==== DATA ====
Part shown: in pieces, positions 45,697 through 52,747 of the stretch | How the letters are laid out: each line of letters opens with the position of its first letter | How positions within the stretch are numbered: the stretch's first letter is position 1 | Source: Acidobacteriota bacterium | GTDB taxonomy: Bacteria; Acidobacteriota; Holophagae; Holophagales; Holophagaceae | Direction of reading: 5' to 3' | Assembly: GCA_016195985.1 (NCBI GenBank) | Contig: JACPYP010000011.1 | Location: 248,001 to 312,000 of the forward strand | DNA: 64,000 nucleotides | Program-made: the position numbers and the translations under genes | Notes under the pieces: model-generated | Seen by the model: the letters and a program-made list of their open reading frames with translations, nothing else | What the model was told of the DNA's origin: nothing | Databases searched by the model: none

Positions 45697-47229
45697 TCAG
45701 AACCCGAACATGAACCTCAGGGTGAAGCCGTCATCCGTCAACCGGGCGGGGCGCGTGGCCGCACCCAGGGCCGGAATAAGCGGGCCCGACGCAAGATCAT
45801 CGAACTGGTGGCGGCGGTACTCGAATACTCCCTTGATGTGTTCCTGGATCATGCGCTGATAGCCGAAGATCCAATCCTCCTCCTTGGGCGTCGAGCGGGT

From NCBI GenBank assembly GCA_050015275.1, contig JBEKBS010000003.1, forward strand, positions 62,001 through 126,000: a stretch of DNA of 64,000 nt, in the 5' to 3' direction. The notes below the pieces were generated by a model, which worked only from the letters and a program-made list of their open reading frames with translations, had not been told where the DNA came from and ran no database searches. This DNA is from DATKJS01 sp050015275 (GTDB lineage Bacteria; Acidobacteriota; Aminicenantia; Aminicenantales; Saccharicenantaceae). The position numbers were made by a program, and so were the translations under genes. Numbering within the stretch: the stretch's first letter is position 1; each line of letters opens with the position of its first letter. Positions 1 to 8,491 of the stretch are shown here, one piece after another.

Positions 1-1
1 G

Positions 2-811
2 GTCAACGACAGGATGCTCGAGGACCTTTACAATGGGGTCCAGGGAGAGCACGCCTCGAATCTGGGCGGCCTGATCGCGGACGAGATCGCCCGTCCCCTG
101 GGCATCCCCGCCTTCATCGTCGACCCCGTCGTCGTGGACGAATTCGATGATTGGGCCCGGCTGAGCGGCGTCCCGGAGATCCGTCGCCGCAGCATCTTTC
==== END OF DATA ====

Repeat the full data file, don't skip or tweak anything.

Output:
Part shown: in pieces, positions 45,697 through 52,747 of the stretch | How the letters are laid out: each line of letters opens with the position of its first letter | How positions within the stretch are numbered: the stretch's first letter is position 1 | Source: Acidobacteriota bacterium | GTDB taxonomy: Bacteria; Acidobacteriota; Holophagae; Holophagales; Holophagaceae | Direction of reading: 5' to 3' | Assembly: GCA_016195985.1 (NCBI GenBank) | Contig: JACPYP010000011.1 | Location: 248,001 to 312,000 of the forward strand | DNA: 64,000 nucleotides | Program-made: the position numbers and the translations under genes | Notes under the pieces: model-generated | Seen by the model: the letters and a program-made list of their open reading frames with translations, nothing else | What the model was told of the DNA's origin: nothing | Databases searched by the model: none

Positions 45697-47229
45697 TCAG
45701 AACCCGAACATGAACCTCAGGGTGAAGCCGTCATCCGTCAACCGGGCGGGGCGCGTGGCCGCACCCAGGGCCGGAATAAGCGGGCCCGACGCAAGATCAT
45801 CGAACTGGTGGCGGCGGTACTCGAATACTCCCTTGATGTGTTCCTGGATCATGCGCTGATAGCCGAAGATCCAATCCTCCTCCTTGGGCGTCGAGCGGGT

From NCBI GenBank assembly GCA_050015275.1, contig JBEKBS010000003.1, forward strand, positions 62,001 through 126,000: a stretch of DNA of 64,000 nt, in the 5' to 3' direction. The notes below the pieces were generated by a model, which worked only from the letters and a program-made list of their open reading frames with translations, had not been told where the DNA came from and ran no database searches. This DNA is from DATKJS01 sp050015275 (GTDB lineage Bacteria; Acidobacteriota; Aminicenantia; Aminicenantales; Saccharicenantaceae). The position numbers were made by a program, and so were the translations under genes. Numbering within the stretch: the stretch's first letter is position 1; each line of letters opens with the position of its first letter. Positions 1 to 8,491 of the stretch are shown here, one piece after another.

Positions 1-1
1 G

Positions 2-811
2 GTCAACGACAGGATGCTCGAGGACCTTTACAATGGGGTCCAGGGAGAGCACGCCTCGAATCTGGGCGGCCTGATCGCGGACGAGATCGCCCGTCCCCTG
101 GGCATCCCCGCCTTCATCGTCGACCCCGTCGTCGTGGACGAATTCGATGATTGGGCCCGGCTGAGCGGCGTCCCGGAGATCCGTCGCCGCAGCATCTTTC